Mara calls the day she was diagnosed with OCD one of the best days of her life, because it meant there was help out there available to her. Despite her fears that she would become more isolated after speaking out, she was met with warmth and understanding. She no longer felt alone.

And over the years, she’s accepted the ups and down that having a mental illness can bring. She went a long time without having a panic attack as a teenager, then suffered several in a short space of time while a student at New York University. She’s had times when she’s needed more medication, other times when she’s needed less. But ultimately, she’s found ways to control the thoughts that used to control her.

Anyone who follows Mara on Twitter will know she is vocal (and very funny). But she has had her fair share of social media run-ins as she’s grown up and says that it’s now a place where she has to set boundaries. “I’ve been told I’m ugly, I’m a has-been.” she says. “And I feel at this point I just don’t care anymore. If you’re going to insult me, at least say something creative.”

She ignores the nasty comments and tries to get into the habit of not using social media in bed – late at night or early in the morning – as well as reminding herself that these platforms present only “curated” versions of people. “Sadness and anger can be seductive, but there are times you need to take a step back.”

“I’ve been told I’m ugly, I’m a has-been and I feel at this point I just don’t care anymore. If you’re going to insult me, at least say something creative."”

Mara credits being open with her friends, family and those around her as being a pivotal point in accepting who she was. She also credits the therapeutic act of writing about her experiences – on her blog, in articles, and in her book ‘Where Am I Now?’ released in 2016 – as being a great mechanism to deal with her illness. “I’ve had people tell me the articles I’ve written have persuaded them to get help,” she says. “It feels amazing to be able to do that. When I wrote the essay about OCD in my book, I started to cry because for the first time I was looking at myself from the outside, as a young girl who was struggling and felt completely alone. It was a cathartic piece to write.”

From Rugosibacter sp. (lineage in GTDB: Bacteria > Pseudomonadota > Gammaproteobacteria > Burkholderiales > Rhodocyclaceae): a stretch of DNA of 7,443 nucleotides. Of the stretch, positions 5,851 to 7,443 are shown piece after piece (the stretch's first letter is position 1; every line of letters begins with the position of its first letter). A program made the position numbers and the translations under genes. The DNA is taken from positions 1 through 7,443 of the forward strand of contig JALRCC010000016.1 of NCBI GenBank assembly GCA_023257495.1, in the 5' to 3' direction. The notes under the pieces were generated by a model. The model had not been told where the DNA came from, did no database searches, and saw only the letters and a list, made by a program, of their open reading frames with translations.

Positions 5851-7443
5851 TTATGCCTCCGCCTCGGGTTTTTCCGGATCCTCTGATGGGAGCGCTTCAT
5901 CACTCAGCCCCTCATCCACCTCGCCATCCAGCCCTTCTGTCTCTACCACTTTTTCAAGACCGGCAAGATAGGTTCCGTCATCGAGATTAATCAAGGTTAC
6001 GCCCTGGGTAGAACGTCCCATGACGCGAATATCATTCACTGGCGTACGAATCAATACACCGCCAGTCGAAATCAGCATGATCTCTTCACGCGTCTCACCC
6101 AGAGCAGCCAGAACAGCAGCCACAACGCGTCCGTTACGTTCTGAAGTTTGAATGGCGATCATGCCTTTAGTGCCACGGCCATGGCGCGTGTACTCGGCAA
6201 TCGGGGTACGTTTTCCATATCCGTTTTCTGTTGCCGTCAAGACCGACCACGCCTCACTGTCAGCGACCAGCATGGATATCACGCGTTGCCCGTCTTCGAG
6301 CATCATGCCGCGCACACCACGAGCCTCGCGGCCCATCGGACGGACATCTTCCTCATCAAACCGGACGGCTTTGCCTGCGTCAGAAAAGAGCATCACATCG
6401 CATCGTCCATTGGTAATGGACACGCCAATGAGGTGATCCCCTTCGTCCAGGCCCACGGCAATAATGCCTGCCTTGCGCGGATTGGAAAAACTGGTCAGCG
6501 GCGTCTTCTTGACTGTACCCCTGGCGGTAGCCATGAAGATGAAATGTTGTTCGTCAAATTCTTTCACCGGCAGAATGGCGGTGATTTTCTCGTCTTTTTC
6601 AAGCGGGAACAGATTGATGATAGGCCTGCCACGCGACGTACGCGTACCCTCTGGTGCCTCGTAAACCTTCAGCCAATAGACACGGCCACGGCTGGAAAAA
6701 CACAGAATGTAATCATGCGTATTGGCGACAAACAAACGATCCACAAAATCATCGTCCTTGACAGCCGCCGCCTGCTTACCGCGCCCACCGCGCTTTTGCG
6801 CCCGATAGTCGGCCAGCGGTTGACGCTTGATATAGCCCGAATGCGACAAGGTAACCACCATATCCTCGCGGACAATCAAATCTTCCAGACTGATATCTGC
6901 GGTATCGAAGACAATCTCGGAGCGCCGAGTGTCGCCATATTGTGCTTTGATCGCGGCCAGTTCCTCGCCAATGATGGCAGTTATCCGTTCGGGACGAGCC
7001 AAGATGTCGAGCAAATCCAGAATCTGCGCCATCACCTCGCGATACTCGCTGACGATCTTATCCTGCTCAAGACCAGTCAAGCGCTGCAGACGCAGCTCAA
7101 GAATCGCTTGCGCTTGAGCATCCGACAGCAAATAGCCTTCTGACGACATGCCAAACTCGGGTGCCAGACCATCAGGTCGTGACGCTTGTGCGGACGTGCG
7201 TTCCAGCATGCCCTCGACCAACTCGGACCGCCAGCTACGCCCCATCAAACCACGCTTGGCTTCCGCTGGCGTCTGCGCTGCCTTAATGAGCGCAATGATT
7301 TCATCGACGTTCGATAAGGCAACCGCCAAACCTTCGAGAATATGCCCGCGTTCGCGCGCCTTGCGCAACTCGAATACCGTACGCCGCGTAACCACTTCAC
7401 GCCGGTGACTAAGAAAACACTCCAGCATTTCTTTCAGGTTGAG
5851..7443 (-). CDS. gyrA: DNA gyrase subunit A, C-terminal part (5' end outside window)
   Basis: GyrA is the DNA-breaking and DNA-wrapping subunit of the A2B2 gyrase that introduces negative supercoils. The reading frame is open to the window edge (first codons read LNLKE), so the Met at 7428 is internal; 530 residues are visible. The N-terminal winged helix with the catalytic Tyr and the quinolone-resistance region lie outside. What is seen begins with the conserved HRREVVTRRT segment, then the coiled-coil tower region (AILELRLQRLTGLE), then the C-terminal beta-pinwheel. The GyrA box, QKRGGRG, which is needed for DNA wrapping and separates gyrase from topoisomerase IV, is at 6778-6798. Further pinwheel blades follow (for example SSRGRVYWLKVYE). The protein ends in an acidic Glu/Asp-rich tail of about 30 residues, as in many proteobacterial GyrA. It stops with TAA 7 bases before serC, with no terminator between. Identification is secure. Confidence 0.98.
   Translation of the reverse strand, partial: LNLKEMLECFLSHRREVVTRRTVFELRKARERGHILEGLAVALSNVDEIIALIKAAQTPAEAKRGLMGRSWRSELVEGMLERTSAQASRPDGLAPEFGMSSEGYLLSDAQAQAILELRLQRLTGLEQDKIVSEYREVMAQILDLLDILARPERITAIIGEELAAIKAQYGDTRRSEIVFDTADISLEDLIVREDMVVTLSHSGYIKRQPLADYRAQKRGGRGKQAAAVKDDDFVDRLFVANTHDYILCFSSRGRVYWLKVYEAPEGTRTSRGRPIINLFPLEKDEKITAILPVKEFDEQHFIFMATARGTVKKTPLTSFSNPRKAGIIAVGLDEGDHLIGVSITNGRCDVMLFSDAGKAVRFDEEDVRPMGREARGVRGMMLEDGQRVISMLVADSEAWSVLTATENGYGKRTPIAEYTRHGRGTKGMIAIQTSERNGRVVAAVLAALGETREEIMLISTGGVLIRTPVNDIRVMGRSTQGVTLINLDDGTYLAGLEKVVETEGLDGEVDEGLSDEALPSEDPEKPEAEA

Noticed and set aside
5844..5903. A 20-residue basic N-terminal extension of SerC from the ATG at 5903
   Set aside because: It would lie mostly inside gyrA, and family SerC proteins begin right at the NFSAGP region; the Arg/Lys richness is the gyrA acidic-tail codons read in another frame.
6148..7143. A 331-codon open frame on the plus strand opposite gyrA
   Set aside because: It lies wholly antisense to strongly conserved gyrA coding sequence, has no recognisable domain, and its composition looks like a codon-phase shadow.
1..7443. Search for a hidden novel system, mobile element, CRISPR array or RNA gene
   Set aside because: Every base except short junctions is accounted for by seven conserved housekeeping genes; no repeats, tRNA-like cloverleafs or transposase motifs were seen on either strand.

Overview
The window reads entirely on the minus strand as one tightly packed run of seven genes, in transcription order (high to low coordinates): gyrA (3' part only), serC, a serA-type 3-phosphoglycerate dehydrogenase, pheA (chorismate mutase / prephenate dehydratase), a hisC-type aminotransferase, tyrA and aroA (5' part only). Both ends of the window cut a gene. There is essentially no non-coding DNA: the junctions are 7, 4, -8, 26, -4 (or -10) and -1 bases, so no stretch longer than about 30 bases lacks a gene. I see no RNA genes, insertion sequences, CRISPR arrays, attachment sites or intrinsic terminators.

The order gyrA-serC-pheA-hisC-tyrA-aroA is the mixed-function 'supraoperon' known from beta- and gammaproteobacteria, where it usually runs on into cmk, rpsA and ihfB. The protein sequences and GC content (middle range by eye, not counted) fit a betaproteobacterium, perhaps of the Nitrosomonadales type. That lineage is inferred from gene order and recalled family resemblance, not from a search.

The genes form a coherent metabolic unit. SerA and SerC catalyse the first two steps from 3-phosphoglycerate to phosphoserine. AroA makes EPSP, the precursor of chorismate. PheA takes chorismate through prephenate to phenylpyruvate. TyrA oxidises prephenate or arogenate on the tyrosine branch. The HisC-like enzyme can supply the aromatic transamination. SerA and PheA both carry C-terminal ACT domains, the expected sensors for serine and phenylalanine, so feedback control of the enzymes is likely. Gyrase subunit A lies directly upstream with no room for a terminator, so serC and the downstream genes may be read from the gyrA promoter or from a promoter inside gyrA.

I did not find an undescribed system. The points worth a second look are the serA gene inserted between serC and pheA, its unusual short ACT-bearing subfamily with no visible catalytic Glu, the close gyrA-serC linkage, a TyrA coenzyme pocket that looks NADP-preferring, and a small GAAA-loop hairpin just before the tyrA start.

She says becoming an activist for mental health has given her a pathway and sense of purpose: “I talk about it because I know what it was like to feel alone and I don’t want anyone else to feel like that.” In January 2018, Mara joined Okay To Say, a US initiative that increases awareness about mental health. She told herself when she was younger that if she was ever going to be a public figure again, it would be to speak out against the stigma: “It saved my life getting diagnosed and I want to make sure other people have that as well.”

It wasn’t easy to step back into the spotlight as an activist. She wondered, at first, what people were going to say. “I feel like I have this platform that is perhaps bigger than I deserve,” she says. “I have a bit of imposter syndrome about it, but I am honoured to be able to use it for something I believe so strongly in. It’s something I’m proud to do and I’m proud to be.

“I have nothing to lose by doing it, but so much to gain by spreading the word. I want to live in a world where everyone feels safe and comfortable talking about mental health,” she says. “It’s getting better now but we can do even better.”

Okay to Say have partnered with Thrive LDN for World Mental Health day. Mara will be opening a film festival on Wednesday 10 October with a talk, and is also speaking at an evening showcase.